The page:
Maugansville Pride Day all about community

September 05, 2009|By ALICIA NOTARIANNI

MAUGANSVILLE -- Live bluegrass music danced across the lawn of Maugansville Ruritan Community Park. Parents held up hand-crafted items from vendor booths, fancying them in their own homes. Children squealed with laughter as they rolled along grassy hills in barrel cars, pulled along by a white-bearded man in denim overalls on a riding mower.

Maugansville Pride Day was the picture of good, old-fashioned, small-town fun.

"It's quite a spectacle really," said Carl Galligan, 69, of Hagerstown. "It's a great event for families and it's free and open to the public,"

The event has been hosted every year since the late 1970s by the Maugansville Ruritan Club. Club member Bob Walton has been chairman of the event for nearly 30 years.

"People come out because it's just a low-key community event," said Walton, 67, of Maugansville. "It started off as a picnic atmosphere where people would come down and spend the day, maybe buy some things. Entertainment is free all day.


And most people are from the area, so when you come, you look and say hi to just about anybody."

Walton said the Maugansville Ruritan Club, which has 56 members, puts forth a remarkable cooperative effort for Pride Day.

"About 70 to 80 percent of our membership actively participates in the event," he said. "That really says a lot."

Jennifer Swisher, 36, of Cearfoss said she goes to Pride Day each year.

"I just like the good food and crafts," she said. "The french fries are my favorite. They're are done in peanut oil and it reminds me of the beach. And I like the funnel cakes and the ice cream. All the bad food."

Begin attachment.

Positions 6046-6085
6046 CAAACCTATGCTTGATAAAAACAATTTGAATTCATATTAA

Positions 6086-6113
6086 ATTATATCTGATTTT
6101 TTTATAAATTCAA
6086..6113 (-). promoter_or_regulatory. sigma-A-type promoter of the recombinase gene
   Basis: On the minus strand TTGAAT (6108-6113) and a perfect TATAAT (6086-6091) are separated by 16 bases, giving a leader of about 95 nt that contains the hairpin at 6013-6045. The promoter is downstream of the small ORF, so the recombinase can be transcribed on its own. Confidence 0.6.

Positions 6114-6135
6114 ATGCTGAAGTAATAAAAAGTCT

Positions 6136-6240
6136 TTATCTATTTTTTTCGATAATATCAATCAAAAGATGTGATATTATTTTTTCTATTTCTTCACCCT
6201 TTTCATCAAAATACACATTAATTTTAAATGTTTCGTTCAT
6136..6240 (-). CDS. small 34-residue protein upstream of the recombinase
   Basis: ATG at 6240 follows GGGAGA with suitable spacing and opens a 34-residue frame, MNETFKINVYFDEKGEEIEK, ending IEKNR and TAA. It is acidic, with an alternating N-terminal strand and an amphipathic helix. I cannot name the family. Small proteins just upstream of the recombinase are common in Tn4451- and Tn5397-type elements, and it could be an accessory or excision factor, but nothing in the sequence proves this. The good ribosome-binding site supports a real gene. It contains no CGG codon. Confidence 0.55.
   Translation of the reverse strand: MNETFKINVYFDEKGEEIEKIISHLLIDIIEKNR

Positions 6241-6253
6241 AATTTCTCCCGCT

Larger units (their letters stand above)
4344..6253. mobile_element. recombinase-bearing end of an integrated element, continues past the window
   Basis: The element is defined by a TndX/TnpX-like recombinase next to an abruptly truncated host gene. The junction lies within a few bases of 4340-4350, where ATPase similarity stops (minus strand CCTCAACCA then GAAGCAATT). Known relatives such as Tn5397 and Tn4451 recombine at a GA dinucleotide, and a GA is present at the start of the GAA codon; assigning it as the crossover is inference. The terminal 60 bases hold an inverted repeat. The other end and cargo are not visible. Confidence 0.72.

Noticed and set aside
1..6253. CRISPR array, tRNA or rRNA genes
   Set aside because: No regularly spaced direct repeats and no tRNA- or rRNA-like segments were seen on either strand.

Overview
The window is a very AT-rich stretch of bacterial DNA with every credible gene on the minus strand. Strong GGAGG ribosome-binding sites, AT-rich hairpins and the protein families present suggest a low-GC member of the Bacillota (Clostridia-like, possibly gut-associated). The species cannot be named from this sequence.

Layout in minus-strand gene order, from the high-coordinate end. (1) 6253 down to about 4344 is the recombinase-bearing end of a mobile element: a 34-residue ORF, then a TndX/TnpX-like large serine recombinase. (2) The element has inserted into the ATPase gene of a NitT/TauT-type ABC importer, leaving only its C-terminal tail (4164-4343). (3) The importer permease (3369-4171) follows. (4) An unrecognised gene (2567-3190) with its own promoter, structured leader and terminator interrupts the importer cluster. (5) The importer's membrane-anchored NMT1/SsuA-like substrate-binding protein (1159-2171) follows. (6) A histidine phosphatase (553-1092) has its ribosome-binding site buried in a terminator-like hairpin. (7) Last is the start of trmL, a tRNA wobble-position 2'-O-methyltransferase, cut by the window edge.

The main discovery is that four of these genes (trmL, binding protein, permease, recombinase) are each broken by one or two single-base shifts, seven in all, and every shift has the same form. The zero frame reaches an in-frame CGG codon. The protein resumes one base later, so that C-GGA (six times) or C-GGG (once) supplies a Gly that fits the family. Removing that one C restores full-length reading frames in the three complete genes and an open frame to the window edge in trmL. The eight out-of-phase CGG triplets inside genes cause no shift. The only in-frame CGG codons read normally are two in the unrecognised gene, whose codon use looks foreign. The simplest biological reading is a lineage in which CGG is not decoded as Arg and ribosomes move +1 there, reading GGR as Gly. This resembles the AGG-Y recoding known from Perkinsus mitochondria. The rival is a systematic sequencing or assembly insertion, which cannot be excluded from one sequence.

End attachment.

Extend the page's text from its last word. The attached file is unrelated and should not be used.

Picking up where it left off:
Swisher picked up a gift for her niece -- a horse print framed in barnwood -- from one of about 50 vendors. Her husband, Ian Swisher, 36, is a member of Maugansville Goodwill Volunteer Fire Co., which cooks and sells the french fries at the event, in addition to providing fire safety information and children's games. Jennifer and Ian's son, Harley, 11, rounded out the family's involvement, helping out at the fishbowl game.

Thomas Radley of Hagerstown and his family never had been to the event before. He took his sons, Nicholas, 7, and Christopher, 5, to see what it was all about.

"We had ice cream then ran home to fetch mommy," Thomas Radley said.

Lara Radley said Nicholas and Christopher saw some games they wanted to play.

"This is a nice way to spend time with the family," she said.

Leslie Jones, 33, of Maugansville, is a Pride Days regular. She went to the event with her daughter and nieces.

"A lot of my family is from Maugansville and we like to come out and support the town," Jones said.

Walton said about 3,500 people attended Maugansville Pride Day. The event is a profitable Ruritan fundraiser, along with the group's community auction and Christmas tree sale. Walton said Pride Day alone raises about $4,500.

Mike Danley, a member of the Maugansville Ruritan and a Ruritan district governor, said the event is "a lot of work for one day, but a lot of fun, too."

"The rewards are many because the money we earn from everything we do goes right back into the community," he said.

Funds raised are used to maintain the park and the Ruritan building and for various community projects, including loaning medical equipment such as hospital beds, walkers and wheelchairs to people in the community; providing scholarships to graduating high school seniors; sponsoring sports teams; and giving financial assistance to children with medical needs.

"We are busy all year round," Danley said.

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